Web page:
Move over Christmas, there are other holidays in December

OKEECHOBEE — Although it may seem as if Christmas holds a monopoly on the month of December, there are actually several other occasions and holidays sharing the month. Pearl Harbor Day, Human Rights Day, Hanukkah, Festivus, National Fruit Cake Day and Make Up Your Mind Day are just a few.

National Pearl Harbor Day of Remembrance is observed on Dec. 7 each year and is a day to look back on the events that happened on that day in 1941 when Japan bombed the Hawaiian base, killing more than 2400 people and damaging or destroying hundreds of aircraft. Thousands were injured, and this attack led to the U.S. joining the battle in W.W.II.

Those who observe Pearl Harbor Day normally do so by honoring service members in some way. Many send care packages through local organizations or by unofficially adopting a local family who has a member in the service.

Human Rights Day is celebrated on Dec. 10, and this year marks the 70th anniversary of the signing of the Declaration of Human Rights. The Declaration of Human Rights sets equal value and dignity for all people everywhere. According to the Human Rights Day website, the Declaration of Human Rights has been translated into more than 500 languages.

Hanukkah is probably the second most well known holiday celebrated in December. It is an eight-day festival of lights celebrated by the Jews with a nightly lighting of the menorah, special prayers and food.

Menorah

According to Chabbad.org, Hanukkah came into being during the second century BCE when a small band of Jews, who were faithful to the one true God, was able to defeat a mighty army, who had been trying to force them to accept Greek culture and beliefs. The story continues when this small band of Jews tried to light the menorah at the temple, they found there was only one container of oil uncontaminated by the Greeks, and they were able to use this small amount of oil to keep the menorah lit for eight days. Because of this, they instituted Hanukah as a reminder of this miracle.

On each night of Hanukkah they light one of the nine flames on the menorah. They recite special blessings and sing songs, praising and thanking God for delivering the weak from the hands of the mighty.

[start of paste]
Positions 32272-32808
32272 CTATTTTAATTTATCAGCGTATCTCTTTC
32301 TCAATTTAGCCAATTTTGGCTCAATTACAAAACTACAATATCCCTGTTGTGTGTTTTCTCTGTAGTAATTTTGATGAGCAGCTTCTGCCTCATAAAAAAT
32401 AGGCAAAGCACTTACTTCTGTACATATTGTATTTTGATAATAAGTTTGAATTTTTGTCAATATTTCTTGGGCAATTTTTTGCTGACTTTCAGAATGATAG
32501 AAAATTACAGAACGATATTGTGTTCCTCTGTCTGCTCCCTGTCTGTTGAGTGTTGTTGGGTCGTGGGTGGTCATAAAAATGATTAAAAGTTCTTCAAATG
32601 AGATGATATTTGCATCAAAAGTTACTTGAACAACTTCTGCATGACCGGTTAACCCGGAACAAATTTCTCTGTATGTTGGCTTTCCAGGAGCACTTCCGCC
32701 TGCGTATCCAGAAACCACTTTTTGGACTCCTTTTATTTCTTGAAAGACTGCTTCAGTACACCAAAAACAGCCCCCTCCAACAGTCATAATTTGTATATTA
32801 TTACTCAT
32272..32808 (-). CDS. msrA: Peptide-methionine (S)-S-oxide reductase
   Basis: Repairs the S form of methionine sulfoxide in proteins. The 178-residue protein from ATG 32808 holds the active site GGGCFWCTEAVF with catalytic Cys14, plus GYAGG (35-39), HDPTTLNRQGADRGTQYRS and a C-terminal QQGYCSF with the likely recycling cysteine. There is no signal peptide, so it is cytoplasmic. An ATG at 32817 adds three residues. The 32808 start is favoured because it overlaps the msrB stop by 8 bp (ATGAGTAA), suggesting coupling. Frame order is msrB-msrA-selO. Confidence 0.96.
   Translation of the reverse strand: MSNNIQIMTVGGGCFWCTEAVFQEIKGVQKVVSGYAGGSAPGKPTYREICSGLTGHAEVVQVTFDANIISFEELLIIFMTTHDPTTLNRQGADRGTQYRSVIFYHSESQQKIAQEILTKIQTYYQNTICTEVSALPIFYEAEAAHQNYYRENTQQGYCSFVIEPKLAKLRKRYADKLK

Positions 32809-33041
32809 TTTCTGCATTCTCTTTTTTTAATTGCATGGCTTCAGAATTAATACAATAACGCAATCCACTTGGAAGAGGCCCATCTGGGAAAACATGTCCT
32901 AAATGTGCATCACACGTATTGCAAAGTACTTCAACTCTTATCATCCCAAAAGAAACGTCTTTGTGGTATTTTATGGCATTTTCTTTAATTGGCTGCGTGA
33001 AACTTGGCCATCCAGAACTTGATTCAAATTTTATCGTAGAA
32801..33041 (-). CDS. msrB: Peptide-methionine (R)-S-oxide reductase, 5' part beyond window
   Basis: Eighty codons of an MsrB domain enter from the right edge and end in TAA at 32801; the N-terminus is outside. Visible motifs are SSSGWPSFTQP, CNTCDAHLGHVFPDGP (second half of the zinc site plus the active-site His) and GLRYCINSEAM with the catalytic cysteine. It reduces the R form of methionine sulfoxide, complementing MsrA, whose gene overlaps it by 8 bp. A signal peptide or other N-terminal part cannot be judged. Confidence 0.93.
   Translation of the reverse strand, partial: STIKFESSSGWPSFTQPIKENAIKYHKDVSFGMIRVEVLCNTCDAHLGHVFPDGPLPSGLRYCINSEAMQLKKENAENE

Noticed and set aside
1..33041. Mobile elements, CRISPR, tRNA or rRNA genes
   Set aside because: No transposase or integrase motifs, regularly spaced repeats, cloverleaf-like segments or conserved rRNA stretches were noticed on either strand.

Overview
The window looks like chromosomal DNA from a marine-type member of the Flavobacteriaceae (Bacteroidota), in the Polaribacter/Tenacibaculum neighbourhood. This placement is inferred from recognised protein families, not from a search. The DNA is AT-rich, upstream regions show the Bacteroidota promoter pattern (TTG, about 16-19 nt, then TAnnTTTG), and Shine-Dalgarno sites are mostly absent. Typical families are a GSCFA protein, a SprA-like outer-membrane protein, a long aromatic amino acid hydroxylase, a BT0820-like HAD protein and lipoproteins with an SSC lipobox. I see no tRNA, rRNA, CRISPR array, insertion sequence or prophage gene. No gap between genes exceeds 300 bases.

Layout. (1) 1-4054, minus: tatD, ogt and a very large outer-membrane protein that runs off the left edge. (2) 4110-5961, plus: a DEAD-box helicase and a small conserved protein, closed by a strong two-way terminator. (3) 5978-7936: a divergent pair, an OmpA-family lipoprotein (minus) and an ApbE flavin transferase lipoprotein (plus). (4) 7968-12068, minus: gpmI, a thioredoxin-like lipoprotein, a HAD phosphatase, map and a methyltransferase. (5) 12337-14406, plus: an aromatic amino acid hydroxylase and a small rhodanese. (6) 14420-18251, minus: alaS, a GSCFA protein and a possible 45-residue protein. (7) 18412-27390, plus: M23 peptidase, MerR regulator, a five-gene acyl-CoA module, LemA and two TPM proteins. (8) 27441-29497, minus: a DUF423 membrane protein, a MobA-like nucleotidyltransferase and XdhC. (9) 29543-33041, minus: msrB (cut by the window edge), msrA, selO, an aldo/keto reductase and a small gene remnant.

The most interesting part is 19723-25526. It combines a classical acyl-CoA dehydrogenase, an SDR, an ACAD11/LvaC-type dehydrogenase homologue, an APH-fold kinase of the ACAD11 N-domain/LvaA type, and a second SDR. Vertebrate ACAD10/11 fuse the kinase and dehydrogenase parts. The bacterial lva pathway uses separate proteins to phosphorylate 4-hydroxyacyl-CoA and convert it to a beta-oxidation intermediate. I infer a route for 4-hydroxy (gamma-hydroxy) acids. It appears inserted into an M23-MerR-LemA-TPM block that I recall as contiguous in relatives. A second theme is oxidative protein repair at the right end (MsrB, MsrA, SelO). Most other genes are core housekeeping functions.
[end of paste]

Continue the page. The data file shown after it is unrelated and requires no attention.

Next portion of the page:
Festivus, celebrated on Dec. 23, first came into being after an episode of the Seinfeld show in 1997. It is known for its slogan, “A Festivus for the rest of us.” Those celebrating Festivus normally adorn their home with a bare aluminum pole to illustrate the contrast with the normal materialism going on during the month. The Festivus website explains there is often an airing of grievances so everyone can tell the other what he has done to disappoint the other throughout the year. This is normally followed by a dinner and then a competition of strength when everyone attempts to pin the head of the house.

Festivus is celebrated on Dec. 23.

National Fruitcake Day is celebrated on Dec. 27 each year, and according to trivia.com, this is because most people re-gift their fruitcakes on this day. Punchbowl’s website claims 38 percent of people who receive fruitcakes turn around and give them away after receiving them. They also say ancient Egyptians were buried with fruitcakes to help them on their journeys. That’s one way to ensure you don’t get your gift back.

Make Up Your Mind Day is celebrated annually on Dec. 31, and as the name implies, the point is to make up your mind about things you have been wavering about all year. Just decide already. Make a list of pros and cons, and make up your mind.

Move over Christmas! We love you, but December has a lot more to offer than we thought.

Maybe while we watch those Hallmark movies and wrap our gifts we can observe a few of those other occasions too. Maybe put a Festivus pole on one side of the room and the Christmas tree on the other?

National Fruitcake Day is celebrated on Dec. 27.

Cathy Womble is a staff writer for the Lake Okeechobee News.

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